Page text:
Psychology Unit 1- Memory EYEWITNESS TESTIMONY

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  • Created by: Emily
  • Created on: 23-03-14 17:03

Psychology Unit 1- Memory EYEWITNESS TESTIMONY 1

  • The effects of misleading info on accuracy of EWT- Loftus (1975)
  • Showed film of car accident. Control group- questions consistent with what they had seen e.g. how fast was the car going when it passed the stop sign? Experimental group- questions inconsistent with what they had seen e.g. how fast was the car going when it passed the barn? (when there was no barn) 17% in experimental group- seen barn. 3% control group- seen barn
  • Misleading post-event info- absorbed with original memory & now believed there was a barn
  • Lab- controlled, realistic material (but still artificial), real life- not pre-prepared. Participants subject to demand characteristics?
  • Consent (could not get fully informed consent- DECEPTION)- debriefing v. important
  • Potential psychological harm- distressting (although only minor accident and no injuries)
  • LOFTUS & ZANNI- "did you see A broken headlight?" "did you see THE broken headlight?"- 17% saw THE broken headlight, 7% saw A broken headlight
  • LOFTUS & PALMER- "how fast were the cars going when they hit each other?" smashed bumped collided contacted   smashed-highest estimates & reported seeing broken glass contacted- lowest estimates- v. minor 
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Psychology Unit 1- Memory EYEWITNESS TESTIMONY 2

Other factors affecting accuracy of EWT

  • Reconstructive memory & schema- LIST 1986
  • Made list of things expected in shoplifting scenario- asked p's to rate them in how likely to occur. Made video showing 8 shoplifting incidents- included some schema elements. Week later- recall. More likely to recall high prob. events. Often reported high prob. events not even in vid.
  • Lab- tried to make vid. realistic- not like real life- pre-prepared. Pilot study used. Consent & debrief.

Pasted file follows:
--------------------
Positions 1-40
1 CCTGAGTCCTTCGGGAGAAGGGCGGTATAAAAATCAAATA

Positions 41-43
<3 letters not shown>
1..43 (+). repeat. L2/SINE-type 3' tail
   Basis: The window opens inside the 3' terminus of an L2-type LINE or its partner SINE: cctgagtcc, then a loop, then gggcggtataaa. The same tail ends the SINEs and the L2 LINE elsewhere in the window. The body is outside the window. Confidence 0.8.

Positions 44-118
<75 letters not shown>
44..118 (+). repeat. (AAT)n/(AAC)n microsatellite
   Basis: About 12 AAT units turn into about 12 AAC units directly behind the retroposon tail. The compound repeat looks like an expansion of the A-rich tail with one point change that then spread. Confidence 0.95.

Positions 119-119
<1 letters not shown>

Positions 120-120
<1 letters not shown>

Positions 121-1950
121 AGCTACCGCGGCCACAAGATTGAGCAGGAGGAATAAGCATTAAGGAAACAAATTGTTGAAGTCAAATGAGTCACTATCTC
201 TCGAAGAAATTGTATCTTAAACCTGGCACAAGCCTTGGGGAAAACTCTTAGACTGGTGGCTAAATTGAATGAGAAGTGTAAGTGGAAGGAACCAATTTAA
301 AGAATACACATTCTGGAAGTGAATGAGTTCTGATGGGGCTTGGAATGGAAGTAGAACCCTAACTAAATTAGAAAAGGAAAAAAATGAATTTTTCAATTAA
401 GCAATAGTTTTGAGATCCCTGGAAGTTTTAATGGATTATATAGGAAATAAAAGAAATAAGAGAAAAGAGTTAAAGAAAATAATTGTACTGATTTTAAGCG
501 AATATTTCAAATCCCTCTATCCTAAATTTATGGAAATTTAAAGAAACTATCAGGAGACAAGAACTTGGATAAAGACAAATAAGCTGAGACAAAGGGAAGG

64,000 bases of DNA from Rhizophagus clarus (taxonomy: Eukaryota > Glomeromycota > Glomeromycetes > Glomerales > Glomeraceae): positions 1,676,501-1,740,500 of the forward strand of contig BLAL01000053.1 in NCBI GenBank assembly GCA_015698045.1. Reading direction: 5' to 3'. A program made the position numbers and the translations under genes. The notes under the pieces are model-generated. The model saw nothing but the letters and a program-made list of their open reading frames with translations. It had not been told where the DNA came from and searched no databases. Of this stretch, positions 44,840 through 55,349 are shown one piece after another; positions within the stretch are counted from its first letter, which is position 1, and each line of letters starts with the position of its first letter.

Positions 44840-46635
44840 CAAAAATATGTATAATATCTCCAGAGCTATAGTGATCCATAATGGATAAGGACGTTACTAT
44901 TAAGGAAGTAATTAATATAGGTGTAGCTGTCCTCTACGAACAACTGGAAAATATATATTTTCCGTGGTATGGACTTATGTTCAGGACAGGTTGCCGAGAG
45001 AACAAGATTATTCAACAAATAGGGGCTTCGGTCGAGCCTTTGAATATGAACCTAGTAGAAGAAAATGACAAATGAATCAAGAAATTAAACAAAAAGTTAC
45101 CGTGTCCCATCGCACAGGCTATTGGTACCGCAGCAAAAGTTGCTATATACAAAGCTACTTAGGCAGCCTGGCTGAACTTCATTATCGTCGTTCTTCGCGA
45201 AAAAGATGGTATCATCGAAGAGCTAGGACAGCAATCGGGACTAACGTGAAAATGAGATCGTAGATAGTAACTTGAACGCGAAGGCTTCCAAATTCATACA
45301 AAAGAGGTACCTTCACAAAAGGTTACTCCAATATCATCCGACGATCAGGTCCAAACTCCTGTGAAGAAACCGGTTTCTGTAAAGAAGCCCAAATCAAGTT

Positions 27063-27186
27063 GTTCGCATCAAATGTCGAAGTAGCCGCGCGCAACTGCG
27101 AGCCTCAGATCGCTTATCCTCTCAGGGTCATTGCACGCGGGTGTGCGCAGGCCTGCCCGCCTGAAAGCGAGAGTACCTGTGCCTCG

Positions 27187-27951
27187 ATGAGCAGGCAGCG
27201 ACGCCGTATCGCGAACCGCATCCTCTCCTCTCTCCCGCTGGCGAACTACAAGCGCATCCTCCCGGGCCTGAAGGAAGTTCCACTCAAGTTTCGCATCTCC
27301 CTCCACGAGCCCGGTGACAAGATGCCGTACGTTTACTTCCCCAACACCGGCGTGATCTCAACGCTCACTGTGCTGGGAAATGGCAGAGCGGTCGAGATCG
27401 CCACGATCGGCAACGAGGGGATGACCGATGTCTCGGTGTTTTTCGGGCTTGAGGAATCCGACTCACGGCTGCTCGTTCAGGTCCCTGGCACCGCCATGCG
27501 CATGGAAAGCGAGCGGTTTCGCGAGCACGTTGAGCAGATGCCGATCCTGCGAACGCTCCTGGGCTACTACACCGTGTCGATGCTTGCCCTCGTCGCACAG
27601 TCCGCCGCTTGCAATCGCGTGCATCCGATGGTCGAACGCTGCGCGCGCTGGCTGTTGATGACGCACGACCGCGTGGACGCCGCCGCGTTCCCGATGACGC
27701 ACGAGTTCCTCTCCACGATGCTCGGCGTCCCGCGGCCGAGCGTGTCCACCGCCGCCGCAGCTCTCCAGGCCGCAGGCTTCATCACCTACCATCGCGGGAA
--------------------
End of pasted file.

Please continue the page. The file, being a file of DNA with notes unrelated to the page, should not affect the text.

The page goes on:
• Anxiety- LOFTUS & BURNS 1979
  • P's outside room- thought listening to real convo. Condition 1- talk of machine failure, man comes out with greasy hands & pen. Conditon 2- heated convo, breaking glass, man with blood on hands & knife. Given 50 pics- identify man. Condition 2- harder to identify man- higher levels of stress- focus on blood and knife. Christianson & Hubinette- survey of people who had witnessed bank robbery. Victims remembered more, bystanders remembered less.
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Psychology Unit 1- Memory EYEWITNESS TESTIMONY 3

Other factors affecting accuracy of EWT

  • Age of witness- POOLE & LINDSAY 2001
  • Children aged 3-8 - science demonstration at school. Parents- story to read to children at night about science demonstration with novel info. Questioned children about REAL science demonstration at school- incorporated info from story. Asked to think about where info from. Older children- more likely to realise some info was from story- younger children did not. More difficult to eliminate extraneous variables than with artifical stimuli, children- understand & pay attention, consent (parents), familiar people- parents- less susceptible to investigator effects.
  • Individual differences- TOMES & KATZ 1997
  • More likely to accept misinfo if- generally poorer recall of event, high on measures of imagery vividness, high measures of empathy.
  • General problems for research in this area
  • Lab- artificial, real life- not pre-prepared, events on film not as shocking/emotional as real life, participants may act to please experimenter, no real consequences (consequentiality), trivial details.
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Psychology Unit 1- Memory EYEWITNESS TESTIMONY 4

How to improve accuracy of EWT

  • The cognitive interview technique
  • Context Reinstatement (CR): Mentally reinstate the context of the target event. Recall scene, weather, thinking and feeling at time, preceding events.
  • Report Everything (RE): Report every detail you can recall even if it seems trivial.
  • recall from Changed Perspective (CP): Report as it would have been seen from different viewpoints, not just your own
  • recall in Reverse Order (RO): Report in different temporal orders- backwards & forwards in time.
  • Police generally use CR & RE. 
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